b. From the customer – Customers will give you feedback in the form of positive comments. “I liked this, but could really use this instead,” or, “Could you include more of (fill in here).” This type of feedback helps you decide where to focus your attention. HINT: It’s what great tech product marketers do.
So, what is the “return on investment” for building relationships?
Building relationships builds your list
The number of followers you have is irrelevant unless those followers are highly targeted and share a relationship with you. You build that relationship with your blog and website content, the community you’ve built and your ongoing engagement with that community on social media.
These relationships turn into your list and your list is your lifeline to communicating any and all information your audience looks to you for.
As my good friend Melany Berger, an influencer marketer and social media expert told me, “More and more brands are discovering the importance of social media influencers because people respond better to influencers as opposed to celebrity endorsements.”
A celebrity is not as impactful online as you would think because they are either out of reach from their audiences or never really built their relationships from day one based on a particular topic or subject.
Melany also noted to me that, “People trust influencers because influencers develop strong relationships with their following by being honest.”
In short, influencers are “real people” who have real relationships that they turned into a well-documented list. This list has value. Be protective of this list.
Social media is more powerful when it's social
There are two types of being social on social media: One is by building your following through your content and establishing relationships. The other is by having your online peers collaborate with you to hyper-grow your following.
The problem is many businesses believe that having social media will automatically build their brand awareness and create more customers or revenue. You and I know that is completely false.
Even if you were a really popular brand that just started using a new social media platform and 100,000 people suddenly followed you, you’d still not have the relationships required to earn revenue or customers.
As legendary Gary Vaynerchuk said, “I’d rather have 10,000 followers with 9,000 of them buying my products, than 100,000 followers with 2,000 buying my products.”
The true way to build is by being social, not necessarily by being popular.
The second way influence marketers grow their following is through collaboration, which will help hyper-grow your audience. Here’s what I mean:
- You represent a specific type of audience with product or service A. A complimentary influence marketer represents the same audience, but for product or service B. Concurrently, you also share the same values, goals, style, etc.
- When these two people get together and “share” each other with their individual networks, compounding the likes and follows. These will create more brand value as you grow your influence and your list.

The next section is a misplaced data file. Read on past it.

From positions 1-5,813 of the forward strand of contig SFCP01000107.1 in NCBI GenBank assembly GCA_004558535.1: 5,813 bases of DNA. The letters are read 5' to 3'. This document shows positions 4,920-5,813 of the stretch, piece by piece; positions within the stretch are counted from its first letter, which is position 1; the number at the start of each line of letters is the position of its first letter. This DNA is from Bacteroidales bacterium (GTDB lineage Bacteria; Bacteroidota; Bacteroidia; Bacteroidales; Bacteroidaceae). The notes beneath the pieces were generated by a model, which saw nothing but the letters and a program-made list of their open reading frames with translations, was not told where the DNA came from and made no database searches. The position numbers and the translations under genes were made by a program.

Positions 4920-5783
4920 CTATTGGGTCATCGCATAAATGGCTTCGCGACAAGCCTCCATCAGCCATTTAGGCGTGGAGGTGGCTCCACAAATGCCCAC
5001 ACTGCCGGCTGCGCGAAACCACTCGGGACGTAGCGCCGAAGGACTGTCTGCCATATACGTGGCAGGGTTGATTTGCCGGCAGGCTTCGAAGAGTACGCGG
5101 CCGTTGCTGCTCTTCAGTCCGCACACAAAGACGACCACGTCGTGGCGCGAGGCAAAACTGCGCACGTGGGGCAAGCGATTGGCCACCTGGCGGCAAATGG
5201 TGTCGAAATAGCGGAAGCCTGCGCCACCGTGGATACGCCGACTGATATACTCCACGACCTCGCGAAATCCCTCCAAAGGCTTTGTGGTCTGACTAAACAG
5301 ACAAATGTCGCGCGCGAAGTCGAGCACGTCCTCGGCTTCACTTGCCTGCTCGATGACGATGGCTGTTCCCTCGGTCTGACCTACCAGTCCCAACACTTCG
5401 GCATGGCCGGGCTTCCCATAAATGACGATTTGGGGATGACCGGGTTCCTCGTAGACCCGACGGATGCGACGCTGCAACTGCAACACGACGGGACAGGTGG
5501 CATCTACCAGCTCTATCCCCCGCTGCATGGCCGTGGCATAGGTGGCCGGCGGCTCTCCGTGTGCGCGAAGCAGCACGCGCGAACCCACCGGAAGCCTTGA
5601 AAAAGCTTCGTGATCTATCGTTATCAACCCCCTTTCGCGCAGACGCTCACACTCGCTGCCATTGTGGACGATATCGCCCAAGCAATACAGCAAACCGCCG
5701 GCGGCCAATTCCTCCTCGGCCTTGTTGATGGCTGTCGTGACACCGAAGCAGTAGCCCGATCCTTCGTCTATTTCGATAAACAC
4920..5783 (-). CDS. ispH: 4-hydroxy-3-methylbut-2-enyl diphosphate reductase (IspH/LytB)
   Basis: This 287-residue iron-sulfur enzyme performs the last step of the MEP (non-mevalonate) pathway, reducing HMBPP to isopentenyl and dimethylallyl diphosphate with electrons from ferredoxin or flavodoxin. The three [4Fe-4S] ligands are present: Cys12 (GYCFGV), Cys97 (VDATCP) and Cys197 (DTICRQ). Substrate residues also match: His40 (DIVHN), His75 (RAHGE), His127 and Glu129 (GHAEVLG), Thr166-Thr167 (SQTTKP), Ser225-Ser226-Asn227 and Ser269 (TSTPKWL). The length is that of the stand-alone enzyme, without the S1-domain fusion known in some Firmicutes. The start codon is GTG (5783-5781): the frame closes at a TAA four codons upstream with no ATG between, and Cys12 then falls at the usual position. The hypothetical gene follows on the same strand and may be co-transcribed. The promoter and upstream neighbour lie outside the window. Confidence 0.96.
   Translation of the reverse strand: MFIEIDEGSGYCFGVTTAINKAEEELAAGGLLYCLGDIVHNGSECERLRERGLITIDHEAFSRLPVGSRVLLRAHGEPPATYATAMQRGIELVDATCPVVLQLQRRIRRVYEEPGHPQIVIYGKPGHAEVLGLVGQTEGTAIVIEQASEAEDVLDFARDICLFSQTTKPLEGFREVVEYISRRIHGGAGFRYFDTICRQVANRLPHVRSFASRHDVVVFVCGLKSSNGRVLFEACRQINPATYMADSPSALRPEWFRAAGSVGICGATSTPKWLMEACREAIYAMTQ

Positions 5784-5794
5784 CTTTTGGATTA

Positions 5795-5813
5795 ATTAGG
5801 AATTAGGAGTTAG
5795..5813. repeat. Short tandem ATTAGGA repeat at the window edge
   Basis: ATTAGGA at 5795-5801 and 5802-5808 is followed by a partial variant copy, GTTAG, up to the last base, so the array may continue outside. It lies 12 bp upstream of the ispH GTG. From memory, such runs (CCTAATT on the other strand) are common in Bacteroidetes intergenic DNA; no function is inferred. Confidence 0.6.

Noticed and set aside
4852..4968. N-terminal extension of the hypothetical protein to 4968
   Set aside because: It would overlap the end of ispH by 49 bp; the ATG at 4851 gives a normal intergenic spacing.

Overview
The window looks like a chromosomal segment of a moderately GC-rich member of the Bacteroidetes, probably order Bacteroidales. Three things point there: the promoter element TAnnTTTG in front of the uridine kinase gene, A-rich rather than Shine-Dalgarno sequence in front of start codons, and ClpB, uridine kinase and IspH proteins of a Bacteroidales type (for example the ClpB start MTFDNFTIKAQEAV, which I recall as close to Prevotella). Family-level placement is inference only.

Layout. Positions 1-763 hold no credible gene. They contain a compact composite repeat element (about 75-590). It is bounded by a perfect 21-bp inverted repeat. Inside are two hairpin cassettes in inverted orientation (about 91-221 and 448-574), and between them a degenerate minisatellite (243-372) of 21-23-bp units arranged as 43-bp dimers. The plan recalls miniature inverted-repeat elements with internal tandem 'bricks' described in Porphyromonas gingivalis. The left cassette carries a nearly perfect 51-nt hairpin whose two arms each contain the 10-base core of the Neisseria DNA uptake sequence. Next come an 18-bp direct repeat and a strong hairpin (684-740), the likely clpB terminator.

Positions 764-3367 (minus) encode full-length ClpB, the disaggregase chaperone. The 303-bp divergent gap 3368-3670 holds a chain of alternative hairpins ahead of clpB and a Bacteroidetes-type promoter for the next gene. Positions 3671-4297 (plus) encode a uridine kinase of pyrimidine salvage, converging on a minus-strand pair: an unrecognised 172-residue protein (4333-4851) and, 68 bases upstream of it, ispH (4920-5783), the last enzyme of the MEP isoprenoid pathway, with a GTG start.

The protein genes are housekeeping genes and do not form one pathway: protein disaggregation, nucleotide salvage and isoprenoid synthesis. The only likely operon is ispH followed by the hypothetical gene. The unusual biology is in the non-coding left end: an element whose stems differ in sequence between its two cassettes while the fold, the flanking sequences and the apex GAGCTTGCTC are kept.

If content is king, microcontent is heir to the throne
In the age of six-second videos and 140-character messages, microcontent is the best way to plant the seeds of your brand on social media while building your relationships with others.
Microcontent can also help build your bottom line, because when you leave a well-informed answer on a forum and your signature has your URL in it, people will find you.
When you post a branded picture on Instagram and overlay inspiring text, people who connect with the message will like it, click on your profile, follow you and click on the link to your website.
Microcontent constantly spreads your brand’s messaging throughout the digital universe without necessarily having to create much larger pieces of text and visuals.
For example, I run Hustle & Deal Flow™, which is dedicated to featuring companies (small businesses) and creators from around the world that you may have not heard of yet. It’s also about building your brand and business in a digitally connected world.
So, when I use my social media, such as Instagram, Facebook or LinkedIn, here’s what they looks like:
I always keep it consistent with slick photos overlaid with text in strong fonts with quotes that are motivational with a bit of boldness. It comes down to finding your brand voice and then translating that voice into a cohesive aesthetic that resonates with your audience.
In conclusion—don’t be dishonest.
Relationship marketing, or influencer marketing, is a very big movement and something that is making businesses and brands much more valuable.
Being honest does actually increase your target audience, your sales, and your bottom line.
What do you know, telling the truth has its merits. Transparency is the new black.
Matt Gottesman is a global digital strategist and technology advisor for brands, startups and VC's, creator and editor-in-chief of Hustle & Deal Flow™, and is a consultant on New Media and go-to-market strategies for investments in digital marketing, technology, websites, mobile applications, eCommerce, social media and content. Matt helps businesses grow digitally by design.